Boundary layers with embedded streamwise vortices

While the past decades have seen substantial advancements in our capacity to numerically model wall-bounded turbulent flows, wall-flows encountering additional perturbations remain a significant challenge. Such flows include the effects of heterogeneous roughness, pressure gradients and additional strainrates, or combinations of these. For many aerodynamic and hydrodynamic applications, a prevalent circumstance is the presence of organized streamwise vortices that evolve as a secondary flow embedded within a boundary layer.

The purpose of this project is to investigate how boundary layers with this perturbation evolve in the downstream direction and respond to streamwise pressure gradients. A primary focus will be on the detailed physics of the embedded vortex flow evolution, with the aim of gaining insights on how to efficiently model such effects in the RANS or hybrid RANS simulations that are useful to industry. Thus, the experiments will focus on high-resolution PIV of the streamwise vortex system that forms in a laminar boundary layer junction flow. These experiments will be conducted in a small water channel at Melbourne. To complement these experiments, high resolution direct numerical simulations (DNS) will be conducted at Aachen. Accordingly, the PhD student’s efforts will focus on the analysis of the DNS in Germany and conducting and analysing the experiments in Australia.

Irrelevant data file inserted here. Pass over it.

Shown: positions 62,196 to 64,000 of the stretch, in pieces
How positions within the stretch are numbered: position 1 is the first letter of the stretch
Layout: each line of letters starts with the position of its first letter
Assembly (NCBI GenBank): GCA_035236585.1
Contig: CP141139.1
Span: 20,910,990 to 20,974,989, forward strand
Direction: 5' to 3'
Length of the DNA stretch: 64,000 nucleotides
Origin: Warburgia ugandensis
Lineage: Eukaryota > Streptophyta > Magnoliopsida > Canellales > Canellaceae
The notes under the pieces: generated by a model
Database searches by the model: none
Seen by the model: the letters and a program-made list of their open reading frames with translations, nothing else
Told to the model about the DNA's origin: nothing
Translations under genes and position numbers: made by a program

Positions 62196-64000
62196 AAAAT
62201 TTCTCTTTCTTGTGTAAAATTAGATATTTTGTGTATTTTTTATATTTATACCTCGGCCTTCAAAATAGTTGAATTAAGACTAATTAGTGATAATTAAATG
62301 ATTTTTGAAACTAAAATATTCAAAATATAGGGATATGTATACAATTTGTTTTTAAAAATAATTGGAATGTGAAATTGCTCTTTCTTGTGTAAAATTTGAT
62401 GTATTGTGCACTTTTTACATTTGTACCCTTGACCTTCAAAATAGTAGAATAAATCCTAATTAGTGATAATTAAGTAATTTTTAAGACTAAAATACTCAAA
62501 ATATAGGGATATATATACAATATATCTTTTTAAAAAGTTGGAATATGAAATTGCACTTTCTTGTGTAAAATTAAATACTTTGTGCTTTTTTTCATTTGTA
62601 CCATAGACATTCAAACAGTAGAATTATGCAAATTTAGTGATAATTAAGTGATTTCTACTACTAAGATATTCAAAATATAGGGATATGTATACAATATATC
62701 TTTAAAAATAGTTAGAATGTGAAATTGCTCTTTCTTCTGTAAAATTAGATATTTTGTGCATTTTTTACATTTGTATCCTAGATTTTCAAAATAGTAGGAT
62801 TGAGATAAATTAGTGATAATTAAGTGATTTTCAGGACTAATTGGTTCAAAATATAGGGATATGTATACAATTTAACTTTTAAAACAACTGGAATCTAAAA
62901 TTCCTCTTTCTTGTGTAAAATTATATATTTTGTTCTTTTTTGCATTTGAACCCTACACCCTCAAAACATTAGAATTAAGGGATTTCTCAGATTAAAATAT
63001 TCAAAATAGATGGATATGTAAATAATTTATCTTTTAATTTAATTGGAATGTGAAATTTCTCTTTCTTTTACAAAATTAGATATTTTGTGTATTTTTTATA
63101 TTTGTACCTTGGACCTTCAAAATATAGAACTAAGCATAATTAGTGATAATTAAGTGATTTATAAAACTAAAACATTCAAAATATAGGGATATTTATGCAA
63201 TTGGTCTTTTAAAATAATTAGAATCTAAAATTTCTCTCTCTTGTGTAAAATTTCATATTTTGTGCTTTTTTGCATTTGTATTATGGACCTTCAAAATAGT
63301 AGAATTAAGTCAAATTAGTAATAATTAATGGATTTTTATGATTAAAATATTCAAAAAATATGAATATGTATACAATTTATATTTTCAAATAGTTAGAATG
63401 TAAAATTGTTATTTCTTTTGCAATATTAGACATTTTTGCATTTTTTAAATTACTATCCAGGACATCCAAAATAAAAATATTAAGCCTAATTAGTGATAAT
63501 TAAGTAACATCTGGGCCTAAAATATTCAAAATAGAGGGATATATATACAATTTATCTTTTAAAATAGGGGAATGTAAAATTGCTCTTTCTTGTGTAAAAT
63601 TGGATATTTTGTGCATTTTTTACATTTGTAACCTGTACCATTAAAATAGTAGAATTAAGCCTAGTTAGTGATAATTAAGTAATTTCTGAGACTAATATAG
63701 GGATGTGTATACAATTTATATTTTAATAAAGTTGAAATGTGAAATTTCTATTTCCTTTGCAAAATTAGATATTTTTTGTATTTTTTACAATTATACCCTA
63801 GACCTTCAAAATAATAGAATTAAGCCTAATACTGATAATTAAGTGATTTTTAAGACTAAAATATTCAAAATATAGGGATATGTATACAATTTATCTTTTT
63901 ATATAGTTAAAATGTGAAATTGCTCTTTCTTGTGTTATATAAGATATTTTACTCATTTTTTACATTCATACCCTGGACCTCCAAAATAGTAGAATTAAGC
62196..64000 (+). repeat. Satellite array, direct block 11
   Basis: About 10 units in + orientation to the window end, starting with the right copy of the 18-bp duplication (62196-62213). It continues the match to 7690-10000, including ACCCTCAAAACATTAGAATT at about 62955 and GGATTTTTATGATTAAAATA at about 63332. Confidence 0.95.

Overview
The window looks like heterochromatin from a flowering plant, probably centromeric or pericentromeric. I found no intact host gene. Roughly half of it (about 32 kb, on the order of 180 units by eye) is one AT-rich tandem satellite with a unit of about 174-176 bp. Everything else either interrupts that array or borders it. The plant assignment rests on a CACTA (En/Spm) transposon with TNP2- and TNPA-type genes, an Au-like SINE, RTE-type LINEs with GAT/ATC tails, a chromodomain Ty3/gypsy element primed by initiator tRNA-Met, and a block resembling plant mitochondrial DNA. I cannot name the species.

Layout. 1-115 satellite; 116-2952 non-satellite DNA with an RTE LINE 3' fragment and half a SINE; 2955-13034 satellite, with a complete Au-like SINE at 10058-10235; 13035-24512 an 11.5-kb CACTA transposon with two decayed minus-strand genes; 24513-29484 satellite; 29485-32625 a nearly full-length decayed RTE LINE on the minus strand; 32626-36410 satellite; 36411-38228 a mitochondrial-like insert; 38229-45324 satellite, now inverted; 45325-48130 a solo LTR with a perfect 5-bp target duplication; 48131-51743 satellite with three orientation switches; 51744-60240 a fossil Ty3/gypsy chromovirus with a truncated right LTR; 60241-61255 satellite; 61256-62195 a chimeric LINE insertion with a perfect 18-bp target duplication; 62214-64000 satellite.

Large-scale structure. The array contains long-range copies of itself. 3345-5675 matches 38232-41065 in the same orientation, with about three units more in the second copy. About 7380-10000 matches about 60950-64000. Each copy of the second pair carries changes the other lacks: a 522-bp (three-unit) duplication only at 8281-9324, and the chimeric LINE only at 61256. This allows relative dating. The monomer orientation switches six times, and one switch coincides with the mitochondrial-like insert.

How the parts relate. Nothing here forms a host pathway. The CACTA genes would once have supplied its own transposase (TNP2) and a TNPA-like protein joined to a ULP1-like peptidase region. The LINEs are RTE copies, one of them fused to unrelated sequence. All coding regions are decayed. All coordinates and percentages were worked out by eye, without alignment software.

Supervisors:

The University of Melbourne: Joe Klewicki and Jimmy Philip

RWTH Aachen: Wolfgang Schroeder, Matthias Meinke, and Michael Klaas.